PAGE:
The Alaska Attorney General’s office filed suit Thursday against a California man accused of using a complicated web of shell companies to “steal” eight Alaska businesses.
The complaint, filed in Anchorage Superior Court, claims that Christopher Gabriel Webb of Aliso Viejo, California, filed documentation online for eight businesses already operating in Alaska, removing the names of the actual owners from their records and switching ownership to his shell companies. He falsely swore on the documents that he was authorized to make the changes, the complaint says.
Webb was able to do this because the online portal that allows Alaska business owners to register and make changes to their businesses has no verification process that requires users to prove their identities before they make a change, according to Assistant Attorney General Cynthia Franklin.
“It’s set up kind of as an honor system,” Franklin said.
Thieves who steal business identities can wreak all kinds of havoc, she said. They can apply for new lines of credit, conduct business transactions and apply for new licenses.
In this case, three of the businesses targeted were marijuana manufacturers, and as the new “owner” of the businesses, Webb was able to apply for a marijuana concentrate manufacturing facility license, the complaint alleges.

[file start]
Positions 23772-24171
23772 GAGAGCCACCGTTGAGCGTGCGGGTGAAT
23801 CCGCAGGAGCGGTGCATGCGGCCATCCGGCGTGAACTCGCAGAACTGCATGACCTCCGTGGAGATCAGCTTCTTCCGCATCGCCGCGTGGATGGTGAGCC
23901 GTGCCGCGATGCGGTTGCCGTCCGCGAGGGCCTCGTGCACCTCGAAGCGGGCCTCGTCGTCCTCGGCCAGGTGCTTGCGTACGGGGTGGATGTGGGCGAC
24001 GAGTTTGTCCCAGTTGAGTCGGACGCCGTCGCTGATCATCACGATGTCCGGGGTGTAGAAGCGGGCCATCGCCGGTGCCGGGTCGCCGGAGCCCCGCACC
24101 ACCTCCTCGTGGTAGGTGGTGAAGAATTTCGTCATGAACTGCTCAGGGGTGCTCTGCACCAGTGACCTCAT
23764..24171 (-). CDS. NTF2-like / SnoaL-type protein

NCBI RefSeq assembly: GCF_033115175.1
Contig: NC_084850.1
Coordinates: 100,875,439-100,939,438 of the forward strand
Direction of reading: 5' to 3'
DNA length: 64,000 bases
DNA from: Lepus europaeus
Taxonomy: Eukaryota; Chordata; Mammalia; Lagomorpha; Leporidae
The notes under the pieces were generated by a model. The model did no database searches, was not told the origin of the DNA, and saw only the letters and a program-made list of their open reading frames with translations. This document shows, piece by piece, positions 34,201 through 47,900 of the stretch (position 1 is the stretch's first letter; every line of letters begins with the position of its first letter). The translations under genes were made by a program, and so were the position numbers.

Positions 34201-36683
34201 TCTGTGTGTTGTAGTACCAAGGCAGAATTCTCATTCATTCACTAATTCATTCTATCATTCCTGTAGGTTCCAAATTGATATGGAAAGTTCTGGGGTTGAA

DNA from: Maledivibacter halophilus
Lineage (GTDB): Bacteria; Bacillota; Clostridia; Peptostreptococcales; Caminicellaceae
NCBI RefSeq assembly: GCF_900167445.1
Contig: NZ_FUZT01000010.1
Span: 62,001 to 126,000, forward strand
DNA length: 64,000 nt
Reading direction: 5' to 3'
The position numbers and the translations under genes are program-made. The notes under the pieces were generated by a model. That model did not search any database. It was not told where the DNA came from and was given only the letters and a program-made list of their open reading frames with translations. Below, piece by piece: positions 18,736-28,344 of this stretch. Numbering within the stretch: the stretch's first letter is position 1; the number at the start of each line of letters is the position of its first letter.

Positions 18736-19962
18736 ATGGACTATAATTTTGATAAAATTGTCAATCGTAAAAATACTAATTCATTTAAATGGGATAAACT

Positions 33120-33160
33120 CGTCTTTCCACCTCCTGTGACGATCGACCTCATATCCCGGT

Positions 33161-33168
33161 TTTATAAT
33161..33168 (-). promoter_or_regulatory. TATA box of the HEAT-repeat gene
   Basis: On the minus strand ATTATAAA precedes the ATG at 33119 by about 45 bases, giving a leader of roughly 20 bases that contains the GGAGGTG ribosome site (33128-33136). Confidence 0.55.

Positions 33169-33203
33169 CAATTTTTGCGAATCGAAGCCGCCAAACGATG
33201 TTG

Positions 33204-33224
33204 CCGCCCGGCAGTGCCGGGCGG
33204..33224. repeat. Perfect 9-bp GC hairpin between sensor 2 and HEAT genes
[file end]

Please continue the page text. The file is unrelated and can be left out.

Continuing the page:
There is no evidence that Webb caused any financial harm to the victim businesses, but the statute he is being sued under doesn’t require the state to prove he caused damage, Franklin said. In total, he spent about $650 to file the fraudulent documents.
Even though the state is seeking $50,000 in civil penalties against Webb, he is not facing criminal charges because his violation was not legally a crime — it was a violation of Alaska’s Unfair Trade Practices and Consumer Protection Act, which is a civil statute, Franklin said.
Because Alaska has no mechanism that notifies owners when a change has been made to a business entity, victims can go years without realizing anything is wrong, she said. The state was able to determine something was amiss because when a cannabis business renews its license, the Alaska Alcohol and Marijuana Control Office is required to double check if the people currently listed as the owners are the same people who applied for the license the previous year.
Once the state Consumer Protection Unit looked into the issue, it found a complicated web of companies inter-owned by one another, something Franklin called “a red flag.”
Franklin called the incident a “black light” for the state Department of Commerce, which is now aware of the dangers of the system’s lack of notification. However, no plans are being made to make the online portal more secure or to require identity verification because doing so would be costly and slow down the business filing process, she said.
Franklin said business identity theft is uncommon enough that business owners don’t need to be unduly worried about it. They should, however, regularly check their entity records online to ensure that nothing is unusual, she said.
“Now that things are online, these scammers will find any way to take advantage,” she said.